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Treason and Limitations on the Legislative Branch

Article 25 (1780)

No subject ought, in any case, or in any time, to be declared guilty of treason or felony by the legislature.

Precedents, Following Law, and Quotations

Article 3, Section 3, , U.S. Constitution (1789):

Treason against the United States, shall consist only in levying war against them, or in adhering to their enemies, giving them aid and comfort. No person shall be convicted of treason unless on the testimony of two witnesses to the same overt act, or on confession in open court.

The Congress shall have power to declare the punishment of treason, but no attainder of treason shall work corruption of blood, or forfeiture except during the life of the person attainted.”

 

Massachusetts General Laws, c. 264 § 1 (current):

Treason against the commonwealth shall consist only in levying war against it, or in adhering to the enemies thereof, giving them aid and comfort; it shall not be bailable.”

Massachusetts General Laws, c. 264 § 4 (current):

“No person shall be convicted of treason except by the testimony of two witnesses to the same overt act of treason whereof he stands indicted, unless he confesses the same in open court.”

 

Joseph L. Story, Commentaries on the Constitution of the United States, Book 3, Chapter 28 “Power of Congress to Punish Treason” (1833), p.170:

“The punishment of high treason by the common law, as stated by Mr. Justice Blackstone, is as follows: 1. That the offender be drawn to the gallows, and not be carried or walk, though usually (by connivance at length ripened into law) a sledge or hurdle is allowed, to preserve the offender from the extreme torment of being dragged on the ground or pavement. 2. That he be hanged by the neck, and cut down alive. 3. That his entrails be taken out and burned, while he is yet alive. 4. That his head be cut off. 5. That his body be divided into four parts. 6. That his head and quarters be at the king’s disposal.  These refinements in cruelty (which if now practised would be disgraceful to the character of the age) were, in former times, literally and studiously executed; and indicate at once a savage and ferocious spirit. . .”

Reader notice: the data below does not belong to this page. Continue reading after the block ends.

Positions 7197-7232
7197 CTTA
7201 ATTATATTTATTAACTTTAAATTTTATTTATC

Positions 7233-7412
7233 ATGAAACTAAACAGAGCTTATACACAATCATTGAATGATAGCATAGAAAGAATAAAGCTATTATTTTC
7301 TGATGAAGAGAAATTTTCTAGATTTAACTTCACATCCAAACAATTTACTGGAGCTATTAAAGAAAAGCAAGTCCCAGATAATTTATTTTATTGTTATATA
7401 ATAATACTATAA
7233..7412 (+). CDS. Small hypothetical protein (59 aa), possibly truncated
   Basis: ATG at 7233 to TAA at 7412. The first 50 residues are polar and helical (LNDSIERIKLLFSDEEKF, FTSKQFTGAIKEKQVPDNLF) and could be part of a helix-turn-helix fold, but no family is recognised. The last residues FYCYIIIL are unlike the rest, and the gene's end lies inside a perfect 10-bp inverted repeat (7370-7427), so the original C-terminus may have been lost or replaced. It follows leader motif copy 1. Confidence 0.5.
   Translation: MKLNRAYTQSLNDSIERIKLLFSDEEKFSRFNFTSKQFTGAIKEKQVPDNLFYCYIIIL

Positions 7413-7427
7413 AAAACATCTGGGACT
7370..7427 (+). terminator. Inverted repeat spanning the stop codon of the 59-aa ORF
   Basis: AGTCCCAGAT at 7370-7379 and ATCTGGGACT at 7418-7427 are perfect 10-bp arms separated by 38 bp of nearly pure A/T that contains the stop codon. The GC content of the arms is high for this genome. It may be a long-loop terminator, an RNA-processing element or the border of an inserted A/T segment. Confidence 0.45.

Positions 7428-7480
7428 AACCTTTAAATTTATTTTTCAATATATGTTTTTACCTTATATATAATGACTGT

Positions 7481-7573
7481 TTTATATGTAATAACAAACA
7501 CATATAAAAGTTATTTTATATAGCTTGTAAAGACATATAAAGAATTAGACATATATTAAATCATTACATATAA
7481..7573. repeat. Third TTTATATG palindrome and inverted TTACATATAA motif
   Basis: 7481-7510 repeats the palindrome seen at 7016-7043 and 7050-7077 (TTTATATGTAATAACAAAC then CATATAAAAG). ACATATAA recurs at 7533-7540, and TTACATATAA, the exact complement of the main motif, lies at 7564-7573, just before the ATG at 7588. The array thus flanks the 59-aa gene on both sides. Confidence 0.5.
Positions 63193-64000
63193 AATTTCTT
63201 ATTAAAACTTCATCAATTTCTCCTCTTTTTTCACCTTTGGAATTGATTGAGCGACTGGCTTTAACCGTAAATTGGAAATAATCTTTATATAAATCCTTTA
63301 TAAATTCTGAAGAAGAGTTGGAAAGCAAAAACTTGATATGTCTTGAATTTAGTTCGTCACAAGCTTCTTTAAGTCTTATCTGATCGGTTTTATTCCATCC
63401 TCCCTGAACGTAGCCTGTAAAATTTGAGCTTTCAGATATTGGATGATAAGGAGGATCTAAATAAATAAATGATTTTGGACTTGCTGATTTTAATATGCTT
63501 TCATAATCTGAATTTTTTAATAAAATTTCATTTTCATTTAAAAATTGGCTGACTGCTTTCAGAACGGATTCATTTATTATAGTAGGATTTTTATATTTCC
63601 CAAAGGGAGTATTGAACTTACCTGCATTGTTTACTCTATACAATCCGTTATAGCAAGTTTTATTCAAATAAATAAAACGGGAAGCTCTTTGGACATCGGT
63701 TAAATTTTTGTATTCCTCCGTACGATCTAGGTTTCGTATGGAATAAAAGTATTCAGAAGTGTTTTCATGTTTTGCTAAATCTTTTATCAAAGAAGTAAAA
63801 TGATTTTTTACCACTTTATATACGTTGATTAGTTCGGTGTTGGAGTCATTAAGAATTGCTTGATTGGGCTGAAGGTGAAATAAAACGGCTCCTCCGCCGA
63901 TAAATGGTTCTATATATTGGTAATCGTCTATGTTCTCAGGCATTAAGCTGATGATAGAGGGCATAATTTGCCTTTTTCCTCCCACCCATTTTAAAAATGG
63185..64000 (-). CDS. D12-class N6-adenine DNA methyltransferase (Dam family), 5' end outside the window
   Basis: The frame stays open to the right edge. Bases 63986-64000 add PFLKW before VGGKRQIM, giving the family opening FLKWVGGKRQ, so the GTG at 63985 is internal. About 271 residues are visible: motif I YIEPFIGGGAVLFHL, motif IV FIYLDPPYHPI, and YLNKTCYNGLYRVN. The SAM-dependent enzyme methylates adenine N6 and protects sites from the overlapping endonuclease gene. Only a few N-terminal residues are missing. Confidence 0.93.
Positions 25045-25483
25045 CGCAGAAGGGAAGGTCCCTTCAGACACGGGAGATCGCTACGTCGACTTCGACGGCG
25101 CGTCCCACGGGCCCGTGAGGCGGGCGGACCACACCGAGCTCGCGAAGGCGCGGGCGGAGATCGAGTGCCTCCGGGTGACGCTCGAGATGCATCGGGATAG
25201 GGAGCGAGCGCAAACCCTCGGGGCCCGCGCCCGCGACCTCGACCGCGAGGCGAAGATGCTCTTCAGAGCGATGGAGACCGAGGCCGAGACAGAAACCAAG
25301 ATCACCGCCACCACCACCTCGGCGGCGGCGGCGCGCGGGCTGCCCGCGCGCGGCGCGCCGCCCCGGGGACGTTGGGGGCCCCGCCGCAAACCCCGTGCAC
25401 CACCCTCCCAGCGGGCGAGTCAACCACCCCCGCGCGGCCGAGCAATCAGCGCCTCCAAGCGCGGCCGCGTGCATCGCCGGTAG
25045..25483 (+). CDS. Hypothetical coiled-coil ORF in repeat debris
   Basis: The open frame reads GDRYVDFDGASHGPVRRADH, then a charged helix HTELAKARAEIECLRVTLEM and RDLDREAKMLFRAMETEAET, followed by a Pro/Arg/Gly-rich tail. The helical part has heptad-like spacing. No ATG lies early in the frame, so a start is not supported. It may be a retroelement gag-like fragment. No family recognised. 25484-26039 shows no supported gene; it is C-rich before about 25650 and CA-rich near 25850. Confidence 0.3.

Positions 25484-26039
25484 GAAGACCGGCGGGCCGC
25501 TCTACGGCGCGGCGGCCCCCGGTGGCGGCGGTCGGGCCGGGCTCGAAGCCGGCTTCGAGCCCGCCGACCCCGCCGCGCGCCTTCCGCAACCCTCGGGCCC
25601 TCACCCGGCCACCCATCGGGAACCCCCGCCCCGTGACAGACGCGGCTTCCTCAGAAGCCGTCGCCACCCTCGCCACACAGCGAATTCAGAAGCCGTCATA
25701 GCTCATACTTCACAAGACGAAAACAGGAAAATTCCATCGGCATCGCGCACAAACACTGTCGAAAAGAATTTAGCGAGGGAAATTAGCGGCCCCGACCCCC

Taylor McConkie, “State Treason: The History and Validity of Treason Against Individual States”, 101 Kentucky Law Journal 2, Article 3 (2013) :

“State courts have decided surprisingly few cases involving state treason. Since ratification of the Constitution, state courts have completed only two treason prosecutions.  The first was Rhode Island’s 1844 prosecution of Thomas Dorr; the second was Virginia’s 1859 prosecution of John Brown.  In both cases, the defense argued that state treason is an unconstitutional usurpation of federal authority, but in both cases, the court held otherwise.”

john-brown

John Steuart Curry, “John Brown”, study for “Tragic Prelude”, (1939)

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